And Nubia will not only play a role in Becky Cloonan’s Wonder Woman run beginning in March, but will also lead her own series later this year, Nubia and the Amazons. Nubia’s time is now, but that time needs to exist beyond this moment.
Nubia’s staying power in the pages of DC Comics this time around seems better situated, and McKinney, both through her work on Nubia: Real One, and in the pages of Future State: Immortal Wonder Woman, proves that to be the case. McKinney gives Nubia something she has had very little of before: her own mythology. Yes, she had an origin story, but beyond that she was always just Wonder Woman’s Black twin sister, and for most that was a bit of interesting trivia born of the 70s – an image that was stronger than the character. And Post-Crisis, she was simply another Amazon, one among hundreds. But McKinney highlights what makes Nubia not only special, but necessary.
In Real One, Nubia is crafted as a full person, not just a representation of ideologies, but a character whose struggles with both power and race, through microaggressions and overt racism, are facts of life that she must navigate. And she has a strong support system around her in which to do so, in the form of her moms and her best friends Jason and Quisha. In her writing of teenage characters, and the emotional weight they carry, perfectly captured by Robyn Smith’s illustrations, there is a quality of McKinney’s writing that is reminiscent of Brian Michael Bendis’ in the pages of Ultimate Spider-Man. In fact, Nubia: Real One may be best compared to Ultimate Spider-Man, in which a classic character is reimagined in a contemporary world. Though of course, McKinney and Smith aren’t just reimagining a hero, but reclaiming the personhood of a character.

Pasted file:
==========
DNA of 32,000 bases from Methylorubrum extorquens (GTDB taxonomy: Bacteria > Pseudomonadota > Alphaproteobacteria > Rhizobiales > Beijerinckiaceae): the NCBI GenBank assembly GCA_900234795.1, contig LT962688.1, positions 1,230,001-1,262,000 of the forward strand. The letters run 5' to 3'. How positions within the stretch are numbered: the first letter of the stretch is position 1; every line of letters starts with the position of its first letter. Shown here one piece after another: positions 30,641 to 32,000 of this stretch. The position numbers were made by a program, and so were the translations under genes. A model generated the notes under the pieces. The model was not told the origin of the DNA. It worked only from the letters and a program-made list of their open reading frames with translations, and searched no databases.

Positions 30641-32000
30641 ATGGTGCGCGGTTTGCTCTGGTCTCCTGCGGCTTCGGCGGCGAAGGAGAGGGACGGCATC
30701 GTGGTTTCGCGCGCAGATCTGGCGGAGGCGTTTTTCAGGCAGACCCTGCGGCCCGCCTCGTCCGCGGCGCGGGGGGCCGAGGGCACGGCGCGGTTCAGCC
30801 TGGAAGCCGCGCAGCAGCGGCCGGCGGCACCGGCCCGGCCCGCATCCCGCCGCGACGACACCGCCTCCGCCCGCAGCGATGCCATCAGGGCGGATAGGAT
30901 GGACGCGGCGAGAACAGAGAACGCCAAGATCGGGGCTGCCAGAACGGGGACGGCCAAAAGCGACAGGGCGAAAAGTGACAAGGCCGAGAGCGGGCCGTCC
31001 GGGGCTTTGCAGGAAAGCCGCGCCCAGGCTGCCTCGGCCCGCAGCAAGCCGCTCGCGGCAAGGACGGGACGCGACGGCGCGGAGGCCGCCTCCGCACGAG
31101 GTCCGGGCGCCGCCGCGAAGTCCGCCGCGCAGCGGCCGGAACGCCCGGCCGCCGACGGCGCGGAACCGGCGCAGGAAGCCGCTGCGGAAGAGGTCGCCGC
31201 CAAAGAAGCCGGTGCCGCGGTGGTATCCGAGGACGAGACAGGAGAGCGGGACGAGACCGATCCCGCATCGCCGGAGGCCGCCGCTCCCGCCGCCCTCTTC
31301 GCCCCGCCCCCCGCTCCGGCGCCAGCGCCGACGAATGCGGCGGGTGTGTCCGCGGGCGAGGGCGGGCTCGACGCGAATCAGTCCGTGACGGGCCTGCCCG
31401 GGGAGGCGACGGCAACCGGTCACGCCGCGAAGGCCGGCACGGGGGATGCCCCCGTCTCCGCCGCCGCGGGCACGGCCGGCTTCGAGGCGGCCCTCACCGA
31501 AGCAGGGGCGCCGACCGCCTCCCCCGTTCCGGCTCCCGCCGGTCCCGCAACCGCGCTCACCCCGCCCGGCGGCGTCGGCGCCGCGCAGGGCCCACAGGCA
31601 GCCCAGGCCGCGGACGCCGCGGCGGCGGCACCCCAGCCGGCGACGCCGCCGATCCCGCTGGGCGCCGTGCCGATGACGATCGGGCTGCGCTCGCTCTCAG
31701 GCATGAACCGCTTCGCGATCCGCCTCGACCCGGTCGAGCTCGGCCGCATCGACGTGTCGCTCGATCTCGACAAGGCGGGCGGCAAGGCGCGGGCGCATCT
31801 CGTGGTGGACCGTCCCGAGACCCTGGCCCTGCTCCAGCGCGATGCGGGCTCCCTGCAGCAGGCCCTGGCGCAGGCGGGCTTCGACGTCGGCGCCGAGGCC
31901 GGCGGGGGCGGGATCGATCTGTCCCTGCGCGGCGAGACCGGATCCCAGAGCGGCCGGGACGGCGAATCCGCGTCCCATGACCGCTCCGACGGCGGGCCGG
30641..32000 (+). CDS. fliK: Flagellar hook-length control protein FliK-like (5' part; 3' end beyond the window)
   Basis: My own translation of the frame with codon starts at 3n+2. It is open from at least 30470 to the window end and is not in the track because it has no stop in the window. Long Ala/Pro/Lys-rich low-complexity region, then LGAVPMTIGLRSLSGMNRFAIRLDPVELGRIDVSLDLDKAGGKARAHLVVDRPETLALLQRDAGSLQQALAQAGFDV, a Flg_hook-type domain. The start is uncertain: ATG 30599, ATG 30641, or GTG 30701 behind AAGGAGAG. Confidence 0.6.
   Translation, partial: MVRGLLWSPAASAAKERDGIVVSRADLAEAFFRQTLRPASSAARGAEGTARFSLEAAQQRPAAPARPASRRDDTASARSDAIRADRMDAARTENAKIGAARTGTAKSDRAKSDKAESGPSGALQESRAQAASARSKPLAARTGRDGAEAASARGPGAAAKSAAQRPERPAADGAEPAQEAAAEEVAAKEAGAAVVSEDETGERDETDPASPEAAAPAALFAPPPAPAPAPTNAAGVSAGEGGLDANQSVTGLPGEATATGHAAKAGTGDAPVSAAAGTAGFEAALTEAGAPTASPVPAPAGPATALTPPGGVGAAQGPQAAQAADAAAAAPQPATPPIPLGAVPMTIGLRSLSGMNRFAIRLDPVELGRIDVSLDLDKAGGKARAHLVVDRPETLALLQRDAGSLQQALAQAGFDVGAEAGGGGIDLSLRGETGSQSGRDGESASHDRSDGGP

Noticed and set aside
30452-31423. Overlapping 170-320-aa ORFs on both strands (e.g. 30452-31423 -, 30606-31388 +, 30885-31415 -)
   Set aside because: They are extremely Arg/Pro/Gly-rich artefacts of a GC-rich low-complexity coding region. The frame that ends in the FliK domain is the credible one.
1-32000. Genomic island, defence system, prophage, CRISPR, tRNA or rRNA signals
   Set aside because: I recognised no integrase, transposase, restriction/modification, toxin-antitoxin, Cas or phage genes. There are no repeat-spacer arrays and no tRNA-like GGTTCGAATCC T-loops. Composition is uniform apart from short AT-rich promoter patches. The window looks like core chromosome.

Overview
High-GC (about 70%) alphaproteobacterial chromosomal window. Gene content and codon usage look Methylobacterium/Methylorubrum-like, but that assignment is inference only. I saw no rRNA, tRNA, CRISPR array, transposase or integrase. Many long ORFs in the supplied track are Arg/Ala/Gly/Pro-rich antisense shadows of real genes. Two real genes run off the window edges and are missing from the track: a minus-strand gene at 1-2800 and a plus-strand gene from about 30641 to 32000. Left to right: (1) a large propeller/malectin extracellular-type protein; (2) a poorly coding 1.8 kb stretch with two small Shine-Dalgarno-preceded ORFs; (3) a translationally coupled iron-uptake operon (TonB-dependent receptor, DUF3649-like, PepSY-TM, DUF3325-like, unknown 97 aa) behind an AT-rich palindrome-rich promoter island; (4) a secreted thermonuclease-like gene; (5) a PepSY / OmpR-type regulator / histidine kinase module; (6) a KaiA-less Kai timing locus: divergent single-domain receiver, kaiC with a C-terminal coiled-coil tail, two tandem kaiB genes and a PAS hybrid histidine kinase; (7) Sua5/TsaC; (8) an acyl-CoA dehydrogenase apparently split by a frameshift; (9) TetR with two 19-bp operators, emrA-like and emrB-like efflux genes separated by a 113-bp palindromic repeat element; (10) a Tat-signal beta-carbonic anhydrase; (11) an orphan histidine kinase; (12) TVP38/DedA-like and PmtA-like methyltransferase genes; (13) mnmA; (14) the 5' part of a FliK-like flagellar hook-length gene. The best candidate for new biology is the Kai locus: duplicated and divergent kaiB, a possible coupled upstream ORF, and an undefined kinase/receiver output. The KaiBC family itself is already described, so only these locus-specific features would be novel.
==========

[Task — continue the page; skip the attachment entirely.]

In lieu of last year’s Black Lives Matter marches around the world, there have been necessary discussions about not making Black people into martyrs. Men and women like George Floyd and Breonna Taylor shouldn’t have to die for their voices to be heard, and they shouldn’t exist as symbols, but be seen as actual people who had full lives. McKinney and Smith have an inherent understanding, through words and art, that while superheroes are symbols, they are also people. And so Nubia, while guided by Wonder Woman’s message, is not simply a Black version of Diana, but her own person, whose view of the world and experiences shape her into a character all of her own. McKinney and Smith craft a work that lives up to its title. Nubia isn’t simply a bit of trivia, a lost character, a darker reflection, or a symbol, but a real one whose legacy is hopefully only just beginning.